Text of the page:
AutosVolkswagen's aggressive strategy to save $11.8 billion. Shorter lead times, fewer tests, job cuts

Volkswagen's aggressive strategy to save $11.8 billion. Shorter lead times, fewer tests, job cuts

Volkswagen Passat B9
Volkswagen Passat B9
Images source: © Autokult | Filip Buliński

11:42 AM EST, December 20, 2023

The financial troubles Volkswagen has been dealing with are no secret. Hardly a month passes without the German giant announcing new budget alterations and cost-cutting measures.

The latest changes don't affect the employees or factories but the products themselves. Specifically, the company intends to truncate its implementation time. As part of the "Accelerate Forward/ Road to 6.5" strategy, the company aims to spend not more than 36 months developing new models.

If you believe this time frame seems relatively short, Volkswagen assures that three years is a sufficient period for implementation "without sacrificing quality or safety". Thanks to this decision, the group is predicted to save over a billion euros (approximately $1.18 billion) by 2028.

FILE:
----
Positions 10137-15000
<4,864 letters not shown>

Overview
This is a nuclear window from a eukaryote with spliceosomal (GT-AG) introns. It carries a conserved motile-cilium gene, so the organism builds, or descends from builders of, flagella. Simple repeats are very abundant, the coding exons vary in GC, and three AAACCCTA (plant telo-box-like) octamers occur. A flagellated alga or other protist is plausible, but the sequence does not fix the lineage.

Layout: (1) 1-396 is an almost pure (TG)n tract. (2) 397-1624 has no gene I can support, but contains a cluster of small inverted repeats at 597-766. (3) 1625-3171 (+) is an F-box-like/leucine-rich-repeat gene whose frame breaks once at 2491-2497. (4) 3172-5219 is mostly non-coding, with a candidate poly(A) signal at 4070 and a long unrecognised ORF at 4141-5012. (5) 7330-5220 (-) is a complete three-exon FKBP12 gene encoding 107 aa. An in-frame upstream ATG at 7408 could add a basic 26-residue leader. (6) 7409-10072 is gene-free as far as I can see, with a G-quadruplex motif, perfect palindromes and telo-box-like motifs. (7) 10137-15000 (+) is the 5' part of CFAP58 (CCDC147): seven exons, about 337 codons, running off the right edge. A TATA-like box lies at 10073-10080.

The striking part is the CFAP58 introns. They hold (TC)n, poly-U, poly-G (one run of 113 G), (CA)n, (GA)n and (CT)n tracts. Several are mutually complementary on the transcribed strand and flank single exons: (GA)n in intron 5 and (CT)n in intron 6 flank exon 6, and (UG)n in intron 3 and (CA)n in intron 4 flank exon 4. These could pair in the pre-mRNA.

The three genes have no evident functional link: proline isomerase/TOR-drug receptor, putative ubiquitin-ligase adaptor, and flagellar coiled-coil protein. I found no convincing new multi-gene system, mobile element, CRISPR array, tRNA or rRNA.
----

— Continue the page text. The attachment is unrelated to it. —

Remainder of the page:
But that's not all. Test vehicles are also a part of the plan. During the 36-month development cycle, Volkswagen aims to utilize half as many actual test cars and prototypes, substituting them with computer simulations. Once again, they contend that this will not have a negative effect on the product's quality. However, it will cut costs by another 400 million euros (approximately $472 million).

Behind these decisions is a more provocative and sensitive issue, such as "socially acceptable job cuts", which the group mentions. This primarily encourages early retirement and reduces the number of administrative employees. Volkswagen has also placed a freeze on hiring while minimizing special wage programs. The first financial benefits of these decisions are anticipated to emerge as early as next year.

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